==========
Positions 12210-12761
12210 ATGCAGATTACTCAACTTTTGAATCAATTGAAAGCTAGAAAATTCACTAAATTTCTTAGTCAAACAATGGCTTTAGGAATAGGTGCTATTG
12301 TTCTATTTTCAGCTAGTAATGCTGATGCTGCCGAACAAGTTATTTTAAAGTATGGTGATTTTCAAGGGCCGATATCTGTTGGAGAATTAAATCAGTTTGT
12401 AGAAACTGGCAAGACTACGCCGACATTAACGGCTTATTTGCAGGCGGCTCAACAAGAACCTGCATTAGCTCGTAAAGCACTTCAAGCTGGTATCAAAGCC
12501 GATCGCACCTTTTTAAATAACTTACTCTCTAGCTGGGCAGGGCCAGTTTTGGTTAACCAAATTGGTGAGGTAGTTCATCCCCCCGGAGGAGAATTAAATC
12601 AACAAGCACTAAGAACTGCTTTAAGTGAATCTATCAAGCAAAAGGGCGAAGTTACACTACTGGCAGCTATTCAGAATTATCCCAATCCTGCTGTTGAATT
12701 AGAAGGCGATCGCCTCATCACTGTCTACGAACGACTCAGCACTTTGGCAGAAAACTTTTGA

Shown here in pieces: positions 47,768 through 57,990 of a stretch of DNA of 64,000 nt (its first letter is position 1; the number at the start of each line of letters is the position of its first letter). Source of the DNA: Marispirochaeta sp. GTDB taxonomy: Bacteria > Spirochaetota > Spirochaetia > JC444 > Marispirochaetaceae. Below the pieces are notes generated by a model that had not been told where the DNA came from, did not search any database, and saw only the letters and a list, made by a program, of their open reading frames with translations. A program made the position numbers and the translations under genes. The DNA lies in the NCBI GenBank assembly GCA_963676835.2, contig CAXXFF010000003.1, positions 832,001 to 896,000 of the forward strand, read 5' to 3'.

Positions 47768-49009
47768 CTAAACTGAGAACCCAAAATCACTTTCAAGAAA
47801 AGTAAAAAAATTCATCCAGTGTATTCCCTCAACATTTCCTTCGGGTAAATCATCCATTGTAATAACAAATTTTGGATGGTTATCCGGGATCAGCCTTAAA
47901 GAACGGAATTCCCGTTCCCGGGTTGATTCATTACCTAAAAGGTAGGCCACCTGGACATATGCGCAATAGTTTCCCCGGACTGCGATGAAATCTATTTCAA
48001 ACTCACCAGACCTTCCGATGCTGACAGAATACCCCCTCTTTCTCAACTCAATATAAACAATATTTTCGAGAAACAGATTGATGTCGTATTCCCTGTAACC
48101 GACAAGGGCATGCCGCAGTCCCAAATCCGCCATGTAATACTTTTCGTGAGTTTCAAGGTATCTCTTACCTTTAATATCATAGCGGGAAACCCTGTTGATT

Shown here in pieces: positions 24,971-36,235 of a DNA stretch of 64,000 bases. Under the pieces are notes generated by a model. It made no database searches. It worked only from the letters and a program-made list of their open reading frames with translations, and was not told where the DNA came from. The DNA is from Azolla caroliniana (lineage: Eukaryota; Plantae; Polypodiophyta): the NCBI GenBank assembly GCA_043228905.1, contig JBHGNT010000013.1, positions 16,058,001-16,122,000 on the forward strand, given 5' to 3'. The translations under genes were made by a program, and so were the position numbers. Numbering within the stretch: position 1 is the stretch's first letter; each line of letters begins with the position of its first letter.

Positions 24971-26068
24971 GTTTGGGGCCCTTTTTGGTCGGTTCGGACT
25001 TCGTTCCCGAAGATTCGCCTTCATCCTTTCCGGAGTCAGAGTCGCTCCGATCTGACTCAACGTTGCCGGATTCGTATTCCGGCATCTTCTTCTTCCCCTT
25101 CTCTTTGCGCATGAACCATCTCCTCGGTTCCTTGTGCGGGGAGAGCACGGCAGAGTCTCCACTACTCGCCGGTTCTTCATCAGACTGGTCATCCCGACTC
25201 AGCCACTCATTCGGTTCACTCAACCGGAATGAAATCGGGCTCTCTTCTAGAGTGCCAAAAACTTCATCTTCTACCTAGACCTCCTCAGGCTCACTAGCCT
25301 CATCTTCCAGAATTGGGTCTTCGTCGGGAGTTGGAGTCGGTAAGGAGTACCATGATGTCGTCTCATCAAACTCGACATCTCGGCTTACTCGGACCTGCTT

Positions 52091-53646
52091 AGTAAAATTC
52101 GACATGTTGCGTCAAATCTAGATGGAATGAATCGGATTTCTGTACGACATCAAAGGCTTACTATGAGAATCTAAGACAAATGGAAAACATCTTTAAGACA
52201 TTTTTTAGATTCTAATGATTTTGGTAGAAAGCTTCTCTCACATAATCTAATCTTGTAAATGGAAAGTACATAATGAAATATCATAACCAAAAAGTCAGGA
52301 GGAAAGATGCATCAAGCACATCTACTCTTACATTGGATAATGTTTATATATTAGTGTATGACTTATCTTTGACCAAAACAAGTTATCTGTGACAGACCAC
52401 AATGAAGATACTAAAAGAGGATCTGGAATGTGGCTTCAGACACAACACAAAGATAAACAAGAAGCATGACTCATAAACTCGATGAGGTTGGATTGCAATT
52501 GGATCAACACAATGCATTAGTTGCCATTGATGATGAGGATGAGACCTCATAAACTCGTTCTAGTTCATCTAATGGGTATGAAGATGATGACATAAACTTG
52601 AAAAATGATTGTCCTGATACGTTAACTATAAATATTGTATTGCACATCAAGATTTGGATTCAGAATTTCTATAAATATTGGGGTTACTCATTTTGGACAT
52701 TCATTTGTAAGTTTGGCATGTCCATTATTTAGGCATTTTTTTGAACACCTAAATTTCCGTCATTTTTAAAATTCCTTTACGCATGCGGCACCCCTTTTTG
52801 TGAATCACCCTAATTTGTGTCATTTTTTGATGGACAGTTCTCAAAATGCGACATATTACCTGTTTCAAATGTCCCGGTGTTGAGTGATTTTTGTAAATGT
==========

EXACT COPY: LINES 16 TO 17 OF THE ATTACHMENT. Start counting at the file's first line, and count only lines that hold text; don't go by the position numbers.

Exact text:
Positions 24971-26068
24971 GTTTGGGGCCCTTTTTGGTCGGTTCGGACT